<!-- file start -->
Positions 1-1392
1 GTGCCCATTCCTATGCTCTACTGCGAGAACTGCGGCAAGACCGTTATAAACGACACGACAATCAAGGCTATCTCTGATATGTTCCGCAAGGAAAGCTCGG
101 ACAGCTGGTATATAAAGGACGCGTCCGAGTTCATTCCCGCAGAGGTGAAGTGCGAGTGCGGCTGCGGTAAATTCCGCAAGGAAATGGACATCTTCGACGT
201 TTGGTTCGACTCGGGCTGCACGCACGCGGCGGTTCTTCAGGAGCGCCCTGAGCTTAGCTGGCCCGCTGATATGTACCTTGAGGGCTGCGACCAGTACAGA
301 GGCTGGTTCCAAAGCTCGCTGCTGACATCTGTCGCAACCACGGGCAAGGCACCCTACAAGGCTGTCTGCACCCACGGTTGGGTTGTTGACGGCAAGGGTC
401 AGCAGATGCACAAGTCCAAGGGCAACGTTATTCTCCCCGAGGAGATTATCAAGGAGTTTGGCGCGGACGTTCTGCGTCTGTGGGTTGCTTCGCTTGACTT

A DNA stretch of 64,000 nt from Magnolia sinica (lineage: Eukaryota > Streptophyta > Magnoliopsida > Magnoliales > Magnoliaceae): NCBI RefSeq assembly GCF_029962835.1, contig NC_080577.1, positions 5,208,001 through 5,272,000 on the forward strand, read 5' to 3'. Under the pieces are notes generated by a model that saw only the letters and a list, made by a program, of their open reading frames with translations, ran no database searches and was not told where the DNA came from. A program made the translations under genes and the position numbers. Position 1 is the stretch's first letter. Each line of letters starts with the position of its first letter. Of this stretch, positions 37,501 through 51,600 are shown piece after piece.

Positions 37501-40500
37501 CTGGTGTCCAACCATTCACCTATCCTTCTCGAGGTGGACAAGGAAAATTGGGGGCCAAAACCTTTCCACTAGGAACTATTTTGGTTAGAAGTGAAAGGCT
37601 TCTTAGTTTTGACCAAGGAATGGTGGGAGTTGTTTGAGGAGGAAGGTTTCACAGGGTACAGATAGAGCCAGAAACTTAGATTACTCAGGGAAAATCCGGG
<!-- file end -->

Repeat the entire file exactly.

Positions 1-1392
1 GTGCCCATTCCTATGCTCTACTGCGAGAACTGCGGCAAGACCGTTATAAACGACACGACAATCAAGGCTATCTCTGATATGTTCCGCAAGGAAAGCTCGG
101 ACAGCTGGTATATAAAGGACGCGTCCGAGTTCATTCCCGCAGAGGTGAAGTGCGAGTGCGGCTGCGGTAAATTCCGCAAGGAAATGGACATCTTCGACGT
201 TTGGTTCGACTCGGGCTGCACGCACGCGGCGGTTCTTCAGGAGCGCCCTGAGCTTAGCTGGCCCGCTGATATGTACCTTGAGGGCTGCGACCAGTACAGA
301 GGCTGGTTCCAAAGCTCGCTGCTGACATCTGTCGCAACCACGGGCAAGGCACCCTACAAGGCTGTCTGCACCCACGGTTGGGTTGTTGACGGCAAGGGTC
401 AGCAGATGCACAAGTCCAAGGGCAACGTTATTCTCCCCGAGGAGATTATCAAGGAGTTTGGCGCGGACGTTCTGCGTCTGTGGGTTGCTTCGCTTGACTT

A DNA stretch of 64,000 nt from Magnolia sinica (lineage: Eukaryota > Streptophyta > Magnoliopsida > Magnoliales > Magnoliaceae): NCBI RefSeq assembly GCF_029962835.1, contig NC_080577.1, positions 5,208,001 through 5,272,000 on the forward strand, read 5' to 3'. Under the pieces are notes generated by a model that saw only the letters and a list, made by a program, of their open reading frames with translations, ran no database searches and was not told where the DNA came from. A program made the translations under genes and the position numbers. Position 1 is the stretch's first letter. Each line of letters starts with the position of its first letter. Of this stretch, positions 37,501 through 51,600 are shown piece after piece.

Positions 37501-40500
37501 CTGGTGTCCAACCATTCACCTATCCTTCTCGAGGTGGACAAGGAAAATTGGGGGCCAAAACCTTTCCACTAGGAACTATTTTGGTTAGAAGTGAAAGGCT
37601 TCTTAGTTTTGACCAAGGAATGGTGGGAGTTGTTTGAGGAGGAAGGTTTCACAGGGTACAGATAGAGCCAGAAACTTAGATTACTCAGGGAAAATCCGGG